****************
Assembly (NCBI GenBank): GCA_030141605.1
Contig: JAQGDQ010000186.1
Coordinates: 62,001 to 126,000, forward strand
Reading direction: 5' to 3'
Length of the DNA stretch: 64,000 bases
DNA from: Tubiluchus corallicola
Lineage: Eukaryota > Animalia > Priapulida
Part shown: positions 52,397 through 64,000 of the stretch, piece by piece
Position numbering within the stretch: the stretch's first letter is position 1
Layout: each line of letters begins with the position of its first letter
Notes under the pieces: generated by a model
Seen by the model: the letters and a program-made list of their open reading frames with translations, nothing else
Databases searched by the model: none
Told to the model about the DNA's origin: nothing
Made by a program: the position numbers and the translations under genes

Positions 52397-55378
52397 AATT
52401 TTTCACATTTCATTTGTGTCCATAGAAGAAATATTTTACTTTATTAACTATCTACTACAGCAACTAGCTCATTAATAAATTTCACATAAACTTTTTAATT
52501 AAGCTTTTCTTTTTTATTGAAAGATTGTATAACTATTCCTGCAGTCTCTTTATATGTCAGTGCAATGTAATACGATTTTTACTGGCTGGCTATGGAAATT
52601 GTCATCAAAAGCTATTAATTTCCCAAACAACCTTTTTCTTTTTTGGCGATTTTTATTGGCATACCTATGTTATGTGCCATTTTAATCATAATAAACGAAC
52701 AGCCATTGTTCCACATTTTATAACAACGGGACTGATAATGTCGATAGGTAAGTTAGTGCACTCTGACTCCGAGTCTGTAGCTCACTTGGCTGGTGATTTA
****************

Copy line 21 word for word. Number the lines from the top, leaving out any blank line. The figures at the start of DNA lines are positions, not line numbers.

52701 AGCCATTGTTCCACATTTTATAACAACGGGACTGATAATGTCGATAGGTAAGTTAGTGCACTCTGACTCCGAGTCTGTAGCTCACTTGGCTGGTGATTTA